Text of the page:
Though Iverson was from Georgia he helped raise the 20th North Carolina regiment of infantry and became its first Colonel. However he was constantly at war with his officers and his regiment never bonded with him. As a regimental commander he did see a fair amount of action but his leadership was always a question mark. After he took command of the brigade Iverson “sent an aide to the camp of his former regiment to arrest all twenty-six of its officers.”  Those officers responded in kind and “retained a powerful bevy of counsel including…Colonel William Bynum who would later become a member of the Supreme Court.”  Iverson then refused promotions to any officer who had opposed him. One of the aggrieved officers of the 20th North Carolina “wrote an outraged letter home insisting that resistance to Iverson was every reasonable man’s duty and asserting that he would oppose him again “with great pleasure” if the occasion offered.”  In his previous action at Chancellorsville Iverson “had not distinguished himself.”  After Chancellorsville he had “been stigmatized for his conspicuous absence at the height of the fighting.” 
Rodes’s old brigade was in the worst hands all. Due to the lack of qualified officers it was commanded at Gettysburg by its senior regimental commander Colonel Edward A. O’Neal. O’Neal was another political animal, who unlike Iverson had no prior military training and nothing he had done before the war “had prepared him for command at any level.”  As an Alabama lawyer O’Neal was however well connected politically which gained him rapid rank and seniority over other officers, this eventually led to his command of the 26th Alabama which was a part of Rodes brigade. Rodes had reservations about O’Neal’s ability to command the brigade and recommended two other officers, John Gordon and John T. Morgan who instead were assigned to command other brigades.  The Confederate War Department in Richmond forwarded a commission to Lee for O’Neal to be promoted to Brigadier General before Gettysburg, but Lee, who had serious reservations about O’Neal’s capabilities blocked the promotion.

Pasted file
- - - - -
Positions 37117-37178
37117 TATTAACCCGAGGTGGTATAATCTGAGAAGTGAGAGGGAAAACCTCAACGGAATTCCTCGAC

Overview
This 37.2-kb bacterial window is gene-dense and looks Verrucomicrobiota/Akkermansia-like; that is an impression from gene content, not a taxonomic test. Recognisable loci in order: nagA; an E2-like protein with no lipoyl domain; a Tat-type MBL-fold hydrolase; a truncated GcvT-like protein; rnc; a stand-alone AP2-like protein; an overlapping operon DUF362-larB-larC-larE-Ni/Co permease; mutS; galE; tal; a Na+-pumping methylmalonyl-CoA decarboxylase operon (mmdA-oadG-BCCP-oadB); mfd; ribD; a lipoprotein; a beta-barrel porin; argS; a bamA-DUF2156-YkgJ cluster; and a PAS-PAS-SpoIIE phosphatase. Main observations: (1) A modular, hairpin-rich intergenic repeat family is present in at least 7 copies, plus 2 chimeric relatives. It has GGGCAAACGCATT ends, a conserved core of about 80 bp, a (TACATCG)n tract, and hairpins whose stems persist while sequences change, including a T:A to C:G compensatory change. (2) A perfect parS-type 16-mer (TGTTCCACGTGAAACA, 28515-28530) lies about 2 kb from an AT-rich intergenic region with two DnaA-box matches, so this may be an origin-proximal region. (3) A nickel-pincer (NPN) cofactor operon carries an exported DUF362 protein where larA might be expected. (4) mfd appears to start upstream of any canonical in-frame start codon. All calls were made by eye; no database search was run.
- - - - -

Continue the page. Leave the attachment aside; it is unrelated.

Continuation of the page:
Ibid Pfanz Gettysburg: The First Day p.148
 Ibid Pfanz Gettysburg: The First Day p.149
 Ibid. Sears Gettysburg p.160
 Ibid. Coddington The Gettysburg Campaign: A Study in Command p.281
 Gallagher, Gary. Confederate Corps Leadership on the First Day at Gettysburg: A.P. Hill and Richard S. Ewell in a Difficult Debut in The First Day at Gettysburg edited by Gallagher, Gary W. Kent State University Press, Kent Ohio 1992 p.49
 Foote, Shelby, The Civil War, A Narrative. Volume Two Fredericksburg to Meridian Random House, New York 1963 p.472
 Ibid Freeman, Lee’s Lieutenant’s a Study in Command p.564
 Ibid. Foote The Civil War, A Narrative. Volume Twop.472
 Ibid. Dowdy Lee and His Men at Gettysburg: The Death of a Nation p.138